DATA PROTECTION AND PRIVACY STATEMENT
AISL respects your privacy and is committed to protecting it. Our Privacy Statement explains our policies and practices regarding the information we collect from and about you. It is through this Privacy Statement that we intend to provide you with a level of comfort and confidence in how we collect, use, and safeguard personal and other information we collect and obtain, or that you provide through this website, and how you can contact us if you have any questions or concerns. It is our sincere hope that by explaining our data handling practices we will develop a trusting and long-lasting relationship with you.
GENERAL DATA PROTECTION REGULATION - GDPR
On May 25th, 2018 the General Data Protection Regulation (GDPR) replaced and updated the existing Data Protection Act (DPA). GDPR is designed to strengthen and unify the safety and security of all data held within an organisation who collect or process personal information of EU citizens . It's focused on looking after the privacy and rights of the individual, and based on the premise that consumers and data subjects should have knowledge of what data is held about them and how it's used. For schools, GDPR brings a new responsibility to inform parents and stakeholders about how they are using pupils’ data and who it is being used by.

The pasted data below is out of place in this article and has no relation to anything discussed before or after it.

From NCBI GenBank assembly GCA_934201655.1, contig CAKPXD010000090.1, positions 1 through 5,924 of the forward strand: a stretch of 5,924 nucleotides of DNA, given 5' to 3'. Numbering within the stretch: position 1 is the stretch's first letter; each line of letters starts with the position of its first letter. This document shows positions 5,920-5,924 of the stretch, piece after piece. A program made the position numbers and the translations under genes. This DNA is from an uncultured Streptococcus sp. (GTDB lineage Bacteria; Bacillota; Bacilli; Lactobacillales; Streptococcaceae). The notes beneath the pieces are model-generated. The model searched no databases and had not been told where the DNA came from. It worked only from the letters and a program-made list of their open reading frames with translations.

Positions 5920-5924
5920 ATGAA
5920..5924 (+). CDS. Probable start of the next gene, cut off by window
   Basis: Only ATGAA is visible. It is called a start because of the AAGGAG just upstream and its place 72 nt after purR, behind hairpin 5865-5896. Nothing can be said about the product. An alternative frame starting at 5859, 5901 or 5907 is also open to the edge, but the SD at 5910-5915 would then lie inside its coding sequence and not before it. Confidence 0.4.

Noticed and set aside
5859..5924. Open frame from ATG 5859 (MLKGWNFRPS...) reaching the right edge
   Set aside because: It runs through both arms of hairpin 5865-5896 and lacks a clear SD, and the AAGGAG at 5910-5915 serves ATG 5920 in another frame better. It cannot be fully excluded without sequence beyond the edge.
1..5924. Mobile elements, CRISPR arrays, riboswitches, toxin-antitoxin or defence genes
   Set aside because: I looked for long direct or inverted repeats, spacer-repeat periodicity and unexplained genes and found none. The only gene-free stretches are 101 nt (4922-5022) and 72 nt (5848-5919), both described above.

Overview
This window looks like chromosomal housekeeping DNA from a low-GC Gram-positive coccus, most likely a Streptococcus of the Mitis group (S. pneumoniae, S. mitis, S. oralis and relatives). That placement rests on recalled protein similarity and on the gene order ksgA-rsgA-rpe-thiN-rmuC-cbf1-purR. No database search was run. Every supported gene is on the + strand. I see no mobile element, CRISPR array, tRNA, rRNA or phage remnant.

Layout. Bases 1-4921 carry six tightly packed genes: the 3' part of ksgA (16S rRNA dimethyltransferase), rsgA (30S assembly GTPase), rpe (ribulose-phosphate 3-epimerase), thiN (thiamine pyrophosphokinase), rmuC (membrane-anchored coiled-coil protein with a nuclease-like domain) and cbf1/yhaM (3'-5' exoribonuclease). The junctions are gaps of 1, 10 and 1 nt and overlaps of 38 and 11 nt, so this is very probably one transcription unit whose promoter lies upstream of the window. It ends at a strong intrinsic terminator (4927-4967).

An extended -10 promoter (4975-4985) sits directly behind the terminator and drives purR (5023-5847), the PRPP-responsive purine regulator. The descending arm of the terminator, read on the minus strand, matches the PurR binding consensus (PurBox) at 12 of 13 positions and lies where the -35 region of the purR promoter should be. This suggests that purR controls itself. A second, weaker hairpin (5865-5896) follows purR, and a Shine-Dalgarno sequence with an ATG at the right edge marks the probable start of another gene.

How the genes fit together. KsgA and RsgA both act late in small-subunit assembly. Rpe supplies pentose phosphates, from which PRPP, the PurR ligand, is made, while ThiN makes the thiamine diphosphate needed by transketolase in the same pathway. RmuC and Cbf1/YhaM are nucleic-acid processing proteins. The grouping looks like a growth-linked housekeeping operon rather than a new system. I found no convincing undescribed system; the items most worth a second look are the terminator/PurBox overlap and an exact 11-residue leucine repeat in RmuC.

WHAT DOES GDPR MEAN FOR SCHOOLS?
A great deal of the processing of personal data undertaken by schools will fall under a specific legal basis, ‘in the public interest’. As it is in the public interest to operate schools successfully, it will mean that specific consent will not be needed in the majority of cases in schools.
GDPR will ensure data is protected and will give individuals more control over their data, however this means schools will have greater accountability for the data.
Under GDPR, consent must be explicitly given to anything that isn’t within the normal business of the school, especially if it involves a third party managing the data. This means:
- Parents (or the pupil themselves depending on their age) must express consent for their child’s data to be used outside of the normal business of the school.
- Schools must appoint a Data Protection Officer and be able to prove that they are GDPR compliant.
- Schools must ensure that their third party suppliers who may process any of their data is GDPR compliant and must have legally binding contracts with any company that processes any personal data. These contracts must cover what data is being processed, who it is being processed by, who has access to it and how it is protected.
- It will be compulsory that all data breaches which are likely to have a detrimental effect on the data subject are reported to the ICO within 72 hours.